Though the leaves of taro are extremely healthy, they are highly toxic in their raw state. So, never eat them unless they are cooked. When they are raw, they contain high levels of calcium oxalate. As you know, calcium oxalate is insoluble and causes kidney stones. However, this can be easily neutralized by cooking or soaking them overnight in cold water. If you are eating taro, it is important to consume some calcium-rich foods with it.
Fact: Based on the plant variety, the leaves of taro can reach more than 6 feet in height.Taro root vegetable or Arbi as we better know it, originates from Malaysia and India, where it grows wild in wet or dry places 1. The taro leaves are heart shaped with white roots that are nutty in flavour. It can cause skin irritation when peeling.
It has many healing properties that are useful to get rid of many diseases. Taro root is mainly consumed by athletes for long lasting energy. This is because it contains a low glycemic index which is good for athletes. Taro roots can prove to be very beneficial for the ones who want to lose weight, since this has very a low caloric content. One cup of cooked taro can give you calories 2. This root contains a good amount of fiber that is useful for the digestive process.
This gives you a feeling of being full for a longer time even after a small meal. Thus, eating taro roots can be useful to lose pounds and maintain your weight, since it has low calories and high fiber 3. Foods that contains high amount of fiber are also known to boost the digestive process.
This helps to eliminate the wastes from the body and prevent re-occurrence. One cup of taro has 0. You can consume it several times without worrying about gaining weight or other health problems related to fatty foods like heart or kidney diseases. Hypertension or high blood pressure is mostly observed in the mid aged group of individuals which can be kept in control by consuming foods that are low in fat and sodium.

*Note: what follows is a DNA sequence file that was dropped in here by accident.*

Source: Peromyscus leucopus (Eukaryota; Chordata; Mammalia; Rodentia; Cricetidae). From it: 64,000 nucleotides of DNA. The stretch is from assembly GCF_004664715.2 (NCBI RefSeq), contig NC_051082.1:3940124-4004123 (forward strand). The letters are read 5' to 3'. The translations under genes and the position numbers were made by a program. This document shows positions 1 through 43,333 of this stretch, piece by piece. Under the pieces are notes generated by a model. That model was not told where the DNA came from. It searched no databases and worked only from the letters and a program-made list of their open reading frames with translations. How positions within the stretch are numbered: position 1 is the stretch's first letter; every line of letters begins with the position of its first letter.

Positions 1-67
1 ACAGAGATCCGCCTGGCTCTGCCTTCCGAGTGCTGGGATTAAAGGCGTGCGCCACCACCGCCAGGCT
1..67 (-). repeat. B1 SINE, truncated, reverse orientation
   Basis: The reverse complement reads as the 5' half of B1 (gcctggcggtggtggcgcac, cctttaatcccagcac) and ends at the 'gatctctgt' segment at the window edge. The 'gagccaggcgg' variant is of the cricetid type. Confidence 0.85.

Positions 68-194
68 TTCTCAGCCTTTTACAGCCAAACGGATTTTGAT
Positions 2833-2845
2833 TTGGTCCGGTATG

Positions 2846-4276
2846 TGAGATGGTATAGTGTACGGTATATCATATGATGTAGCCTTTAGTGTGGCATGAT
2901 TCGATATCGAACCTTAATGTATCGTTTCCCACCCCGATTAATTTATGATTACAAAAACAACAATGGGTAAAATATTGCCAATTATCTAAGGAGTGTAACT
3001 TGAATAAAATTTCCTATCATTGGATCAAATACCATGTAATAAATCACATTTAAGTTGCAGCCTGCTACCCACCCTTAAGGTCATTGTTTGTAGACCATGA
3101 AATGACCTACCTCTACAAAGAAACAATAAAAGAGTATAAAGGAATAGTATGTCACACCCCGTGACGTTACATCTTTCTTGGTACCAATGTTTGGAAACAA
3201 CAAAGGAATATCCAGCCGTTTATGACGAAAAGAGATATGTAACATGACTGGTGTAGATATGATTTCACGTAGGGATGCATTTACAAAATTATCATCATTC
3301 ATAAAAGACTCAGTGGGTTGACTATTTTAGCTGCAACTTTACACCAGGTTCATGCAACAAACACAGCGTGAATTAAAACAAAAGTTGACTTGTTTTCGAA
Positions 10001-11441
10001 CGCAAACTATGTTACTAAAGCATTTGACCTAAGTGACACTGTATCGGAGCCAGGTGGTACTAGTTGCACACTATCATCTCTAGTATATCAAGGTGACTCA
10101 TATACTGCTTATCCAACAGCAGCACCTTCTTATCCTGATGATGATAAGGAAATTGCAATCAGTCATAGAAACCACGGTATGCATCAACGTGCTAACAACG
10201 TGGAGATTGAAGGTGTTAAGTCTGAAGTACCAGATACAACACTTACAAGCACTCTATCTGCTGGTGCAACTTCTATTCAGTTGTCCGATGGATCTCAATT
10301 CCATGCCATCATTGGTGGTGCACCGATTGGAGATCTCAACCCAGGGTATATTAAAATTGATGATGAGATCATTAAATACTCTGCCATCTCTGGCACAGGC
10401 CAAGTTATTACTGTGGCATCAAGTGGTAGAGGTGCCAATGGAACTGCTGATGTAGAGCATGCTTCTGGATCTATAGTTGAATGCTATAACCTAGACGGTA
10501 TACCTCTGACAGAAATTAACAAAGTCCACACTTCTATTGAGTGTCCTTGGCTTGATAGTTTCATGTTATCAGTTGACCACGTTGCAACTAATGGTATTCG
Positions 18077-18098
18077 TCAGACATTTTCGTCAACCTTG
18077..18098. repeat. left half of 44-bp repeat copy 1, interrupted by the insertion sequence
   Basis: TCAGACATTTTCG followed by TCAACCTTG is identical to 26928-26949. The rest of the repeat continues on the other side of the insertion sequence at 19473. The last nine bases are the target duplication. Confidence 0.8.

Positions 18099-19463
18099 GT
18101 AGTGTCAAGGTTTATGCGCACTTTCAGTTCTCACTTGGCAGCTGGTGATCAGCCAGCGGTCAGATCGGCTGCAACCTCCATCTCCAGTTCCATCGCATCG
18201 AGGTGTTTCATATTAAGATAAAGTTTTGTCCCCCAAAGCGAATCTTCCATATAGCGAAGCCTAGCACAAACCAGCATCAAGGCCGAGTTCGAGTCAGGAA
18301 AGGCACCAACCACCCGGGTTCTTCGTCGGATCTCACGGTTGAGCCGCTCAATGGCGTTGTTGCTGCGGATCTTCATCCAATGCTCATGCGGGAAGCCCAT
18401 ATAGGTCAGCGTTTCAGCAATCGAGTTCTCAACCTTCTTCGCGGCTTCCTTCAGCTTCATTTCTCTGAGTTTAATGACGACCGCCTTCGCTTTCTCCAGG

One cup of taro gives only 20 mg of sodium that helps to maintain kidney problems and fluid retention. This acts as an antioxidant to remove toxins from your body and detoxifies it 4. Taro root has a Low Glycemic Index 5. This helps to break down glucose in the liver slowly and aids in weight loss and lowers blood sugar. This is also useful for hypoglycaemia as this provides long lasting energy.
This is a very nutritious food that contains many Vitamins — A, C, B, minerals like copper, manganese, zinc, magnesium, calcium, iron, selenium, potassium, beta-carotene and cryptoxanthin. All these are good antioxidants that are useful to protect against diseases and slow down the aging process.
This also contains protein and is gluten-free, cholesterol-free and low in sodium too. The leaves and roots of taro contain polyphenols which are great antioxidants to protect even from cancer 6.
Taro contains Vitamin E and magnesium that can protect you from cancer and heart disease 7. This also helps to maintain your blood pressure and is helpful for fluid regulation.
Taro roots contain magnesium which is vital for muscle, bone and nerve health.Produce Sharing allows you to share your produce discoveries with your neighbors and the world! Is your market carrying green dragon apples? Is a chef doing things with shaved fennel that are out of this world? Pinpoint your location annonymously through the Specialty Produce App and let others know about unique flavors that are around them.
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Wanted to make the cornbeef, onionsand coconut cream stuffed ones. I tried it before and someone said to cut the stem out, some were ok but others still gave the itch. Any tips would be great, Thanks. I love this dish and would really like to know how to cook it properly. Someone once told me that if you get an itchy throat the taro leaves weren't 'ripe' Not sure how true that is. Maybe if I just cook them extra long. Will wait till sunday so may get some more advice by then.
If they're the stuff we had creamed like spinach while I was living in Fiji as a kid you have to remove all the veins as well. Those things choked you up good! Yes stems and veins have more oxalate crystals than the actual leaf. Also only use real young leaves - and make sure it is edible taro LOL : There are quite a few tubers that are called "taro" in english - not all of them are very edible.